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When the CEO loses his job, here's how to keep yours.
Kate O'Sullivan, CFO Magazine
January 1, 2005
To a finance chief, the arrival of a new CEO usually means one thing: time to polish the résumé. "It's almost automatic" that the CFO leaves when a new chief executive enters, says Charles B. Eldridge, head of the CFO practice at executive search firm Korn Ferry International. New CEOs are often hired to make a change, and when they come in, "probably the first position they look at is the CFO, even more so today in light of Sarbanes-Oxley," says Judith von Seldeneck, chairman and CEO of Diversified Search Inc., in Philadelphia.
Adds recruiter Walt Williams, a partner at executive search firm Battalia Winston International, "If the company is in trouble due to financial mistakes of some sort and you're brought in to improve credibility with Wall Street, you're likely to change the CFO." Even if there are no financial problems, many CEOs have long-standing relationships with finance executives they've worked with in the past, and they prefer to hire someone they know rather than learn to work with someone new.
Still, there are ways an incumbent CFO can prove he's worth getting to know--and worth keeping around. Here are four strategies for surviving a change at the top:
1. Demonstrate openness to the new CEO and his ideas. "If the legacy CFO is burned out and doesn't seem emotionally ready to be part of making major changes, the CEO might [look for a replacement]," says Williams. "But if the CFO is really energized by the opportunity to do things differently, the CEO is more likely to hold on to him."
David Sonksen, finance chief at Microsemi Corp., a semiconductor and components maker in Irvine, California, capitalized on such a situation. In 2000, the company's CEO of 25 years stepped down to make way for the promotion of James Peterson, Microsemi's current CEO, who had been running a business that the company had recently acquired. Sonksen welcomed his new boss with open arms. "I saw it as an opportunity to work with a CEO to change things I'd wanted to change for a number of years," says Sonksen. Having worked with Peterson during the acquisition, Sonksen had already established a good working relationship with him, and was able to demonstrate that they shared the same vision for the business. "We were both looking for a change," says Sonksen. "We wanted to reinvigorate the company, and we had similar goals."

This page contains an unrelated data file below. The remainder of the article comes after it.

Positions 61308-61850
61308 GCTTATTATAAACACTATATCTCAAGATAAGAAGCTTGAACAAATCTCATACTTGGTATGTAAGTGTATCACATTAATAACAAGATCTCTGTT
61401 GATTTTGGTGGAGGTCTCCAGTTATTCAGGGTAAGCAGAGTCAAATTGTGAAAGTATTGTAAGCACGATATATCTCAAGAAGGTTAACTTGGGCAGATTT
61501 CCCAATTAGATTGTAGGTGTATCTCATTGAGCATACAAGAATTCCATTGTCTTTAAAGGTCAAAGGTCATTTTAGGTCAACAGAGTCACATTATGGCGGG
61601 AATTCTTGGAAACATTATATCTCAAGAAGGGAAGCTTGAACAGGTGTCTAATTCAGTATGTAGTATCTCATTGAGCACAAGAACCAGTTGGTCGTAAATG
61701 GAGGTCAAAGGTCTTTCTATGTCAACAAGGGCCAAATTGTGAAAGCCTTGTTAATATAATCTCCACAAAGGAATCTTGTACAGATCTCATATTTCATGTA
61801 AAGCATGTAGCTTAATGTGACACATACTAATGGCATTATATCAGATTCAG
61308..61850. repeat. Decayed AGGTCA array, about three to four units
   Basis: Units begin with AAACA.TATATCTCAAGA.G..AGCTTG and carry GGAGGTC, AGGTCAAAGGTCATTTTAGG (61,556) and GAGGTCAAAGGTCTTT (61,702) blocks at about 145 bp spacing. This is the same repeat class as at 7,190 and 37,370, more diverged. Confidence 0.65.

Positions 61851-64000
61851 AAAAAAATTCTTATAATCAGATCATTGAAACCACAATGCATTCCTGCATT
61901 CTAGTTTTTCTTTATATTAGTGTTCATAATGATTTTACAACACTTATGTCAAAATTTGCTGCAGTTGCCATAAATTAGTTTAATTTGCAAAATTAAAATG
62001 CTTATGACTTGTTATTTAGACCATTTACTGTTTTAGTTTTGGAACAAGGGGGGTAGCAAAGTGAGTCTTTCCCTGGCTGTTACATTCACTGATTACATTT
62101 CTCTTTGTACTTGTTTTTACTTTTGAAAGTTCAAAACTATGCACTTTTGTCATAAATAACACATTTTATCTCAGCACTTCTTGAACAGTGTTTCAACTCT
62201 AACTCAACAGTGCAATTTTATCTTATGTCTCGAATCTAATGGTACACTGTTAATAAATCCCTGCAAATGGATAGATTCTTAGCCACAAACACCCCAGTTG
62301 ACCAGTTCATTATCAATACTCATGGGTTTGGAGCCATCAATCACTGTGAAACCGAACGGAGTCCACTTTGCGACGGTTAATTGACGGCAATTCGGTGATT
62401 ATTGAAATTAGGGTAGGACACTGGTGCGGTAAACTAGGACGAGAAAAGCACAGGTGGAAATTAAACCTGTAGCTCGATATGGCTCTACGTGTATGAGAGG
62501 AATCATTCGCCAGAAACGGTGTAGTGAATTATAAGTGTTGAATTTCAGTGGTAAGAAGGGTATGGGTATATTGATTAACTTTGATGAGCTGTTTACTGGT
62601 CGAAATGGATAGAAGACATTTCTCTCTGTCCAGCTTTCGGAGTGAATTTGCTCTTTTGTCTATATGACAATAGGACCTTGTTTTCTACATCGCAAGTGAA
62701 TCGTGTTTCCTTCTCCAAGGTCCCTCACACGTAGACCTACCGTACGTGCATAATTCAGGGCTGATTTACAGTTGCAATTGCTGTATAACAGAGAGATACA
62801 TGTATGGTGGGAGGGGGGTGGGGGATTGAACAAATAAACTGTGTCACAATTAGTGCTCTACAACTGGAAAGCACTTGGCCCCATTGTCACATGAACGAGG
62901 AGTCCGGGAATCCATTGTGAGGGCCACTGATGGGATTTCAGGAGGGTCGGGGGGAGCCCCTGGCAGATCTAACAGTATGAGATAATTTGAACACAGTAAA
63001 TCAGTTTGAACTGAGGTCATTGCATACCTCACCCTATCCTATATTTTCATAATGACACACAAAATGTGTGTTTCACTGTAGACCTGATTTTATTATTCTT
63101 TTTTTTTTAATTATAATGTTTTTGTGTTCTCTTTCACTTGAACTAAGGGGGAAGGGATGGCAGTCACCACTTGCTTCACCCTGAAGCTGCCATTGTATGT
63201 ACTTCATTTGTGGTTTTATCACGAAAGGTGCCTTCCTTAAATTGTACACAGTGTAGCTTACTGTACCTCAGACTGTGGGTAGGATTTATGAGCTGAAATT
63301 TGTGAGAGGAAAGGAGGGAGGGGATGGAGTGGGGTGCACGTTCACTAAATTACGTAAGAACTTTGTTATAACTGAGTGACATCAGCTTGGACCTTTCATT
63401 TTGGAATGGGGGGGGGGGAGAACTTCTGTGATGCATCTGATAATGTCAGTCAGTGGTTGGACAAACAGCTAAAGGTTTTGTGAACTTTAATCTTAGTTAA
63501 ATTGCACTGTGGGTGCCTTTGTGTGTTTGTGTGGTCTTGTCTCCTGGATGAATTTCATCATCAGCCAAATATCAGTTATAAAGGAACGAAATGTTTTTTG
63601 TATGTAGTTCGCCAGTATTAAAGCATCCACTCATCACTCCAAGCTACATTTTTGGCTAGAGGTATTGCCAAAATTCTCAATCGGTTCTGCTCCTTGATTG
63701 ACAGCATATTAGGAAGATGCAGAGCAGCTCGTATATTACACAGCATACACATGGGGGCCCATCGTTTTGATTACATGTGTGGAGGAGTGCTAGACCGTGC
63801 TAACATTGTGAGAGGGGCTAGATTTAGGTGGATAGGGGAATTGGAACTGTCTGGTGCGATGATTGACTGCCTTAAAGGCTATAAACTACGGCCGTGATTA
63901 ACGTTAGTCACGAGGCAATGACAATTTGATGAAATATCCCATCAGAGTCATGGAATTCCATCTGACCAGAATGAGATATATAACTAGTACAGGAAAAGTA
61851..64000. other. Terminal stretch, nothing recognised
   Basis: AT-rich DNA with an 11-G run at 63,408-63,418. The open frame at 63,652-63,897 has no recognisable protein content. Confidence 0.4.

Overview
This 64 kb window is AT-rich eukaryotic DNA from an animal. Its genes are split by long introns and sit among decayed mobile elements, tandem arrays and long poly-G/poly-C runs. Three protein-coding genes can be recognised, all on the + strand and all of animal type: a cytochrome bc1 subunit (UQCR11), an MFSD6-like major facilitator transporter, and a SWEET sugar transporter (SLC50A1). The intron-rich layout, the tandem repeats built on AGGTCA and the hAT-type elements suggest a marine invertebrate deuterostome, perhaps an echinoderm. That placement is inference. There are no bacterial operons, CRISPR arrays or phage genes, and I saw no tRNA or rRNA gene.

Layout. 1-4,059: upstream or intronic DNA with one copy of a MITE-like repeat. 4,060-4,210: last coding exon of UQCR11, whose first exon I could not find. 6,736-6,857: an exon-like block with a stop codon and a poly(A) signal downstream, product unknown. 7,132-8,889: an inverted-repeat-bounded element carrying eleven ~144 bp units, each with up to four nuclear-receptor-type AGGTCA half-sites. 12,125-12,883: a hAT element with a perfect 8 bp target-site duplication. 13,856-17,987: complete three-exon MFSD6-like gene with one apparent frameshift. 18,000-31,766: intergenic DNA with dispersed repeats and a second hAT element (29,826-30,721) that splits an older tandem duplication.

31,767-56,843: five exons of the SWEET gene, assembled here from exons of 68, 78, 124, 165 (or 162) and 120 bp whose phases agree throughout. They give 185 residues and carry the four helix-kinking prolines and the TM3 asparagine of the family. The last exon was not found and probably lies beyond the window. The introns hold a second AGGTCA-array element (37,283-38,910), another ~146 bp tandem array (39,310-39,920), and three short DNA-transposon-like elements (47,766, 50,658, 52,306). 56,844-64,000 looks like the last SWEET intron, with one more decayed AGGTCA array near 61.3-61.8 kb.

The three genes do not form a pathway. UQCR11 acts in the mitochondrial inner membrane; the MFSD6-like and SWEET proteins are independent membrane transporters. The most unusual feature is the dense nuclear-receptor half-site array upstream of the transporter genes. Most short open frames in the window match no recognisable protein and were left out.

2. Help the CEO develop confidence in you. "When you say something is going to happen a certain way, you make it happen that way, whether it's budgeting or setting sales targets," says Ed Schultz, a for-hire CFO with professional services firm Tatum Partners in New York. In the course of one tumultuous year at a construction staffing company with $100 million in annual revenues, Schultz worked with three different CEOs: one the company's entrepreneurial founder, the second from a large company, and the third a turnaround specialist. He addressed each CEO's needs immediately, demonstrating that he could prepare or find whatever financial data was required.
"Finding out what people need up front, whether it's a certain type of report or supplemental financial information, helps establish the relationship," Schultz says. Von Seldeneck suggests taking this advice a step further: "You can be prepared with a detailed briefing of all the key issues on Day 1, when the CEO arrives, so that he or she can see that you're anxious to be proactive," she says.
3. Research your new boss. Walt Williams says finance chiefs can figure out what the new CEO might be looking for by doing some old-fashioned legwork in advance. "Find out where they came from; talk to people at a former company," he advises. "Learn what the person's priorities are and what their hot buttons are." Such research can also help a CFO gauge how to best approach the new boss with ideas.
4. Pay attention to chemistry. Personal chemistry also plays a key role in surviving a change at the top. Although it can be hard to make two different personalities mesh, an incumbent finance chief can set the right tone. "Don't put your ego in the way," counsels Sonksen. Particularly when the CEO doesn't have a deep finance background, the CFO "wants to make sure the CEO looks good," says von Seldeneck. "Don't try to come off as too expert." She cites an example of a company with a longtime CFO who tried to tutor a new, much younger CEO on financial matters. "That situation deteriorated, and the CFO lost out," she says.
In some cases, the best attitude in the world won't help an incumbent CFO--his fate may already be decided. "Sometimes it's as simple as the new person coming in has a short time to make changes, and he brings in someone he's worked with before so he doesn't have to spend time getting to know a new person," says Williams. But in many situations, the CFO has a window of a few months to prove himself.
"You have to persuade the CEO to have confidence in you," says Schultz. "And you have to trust your own experience."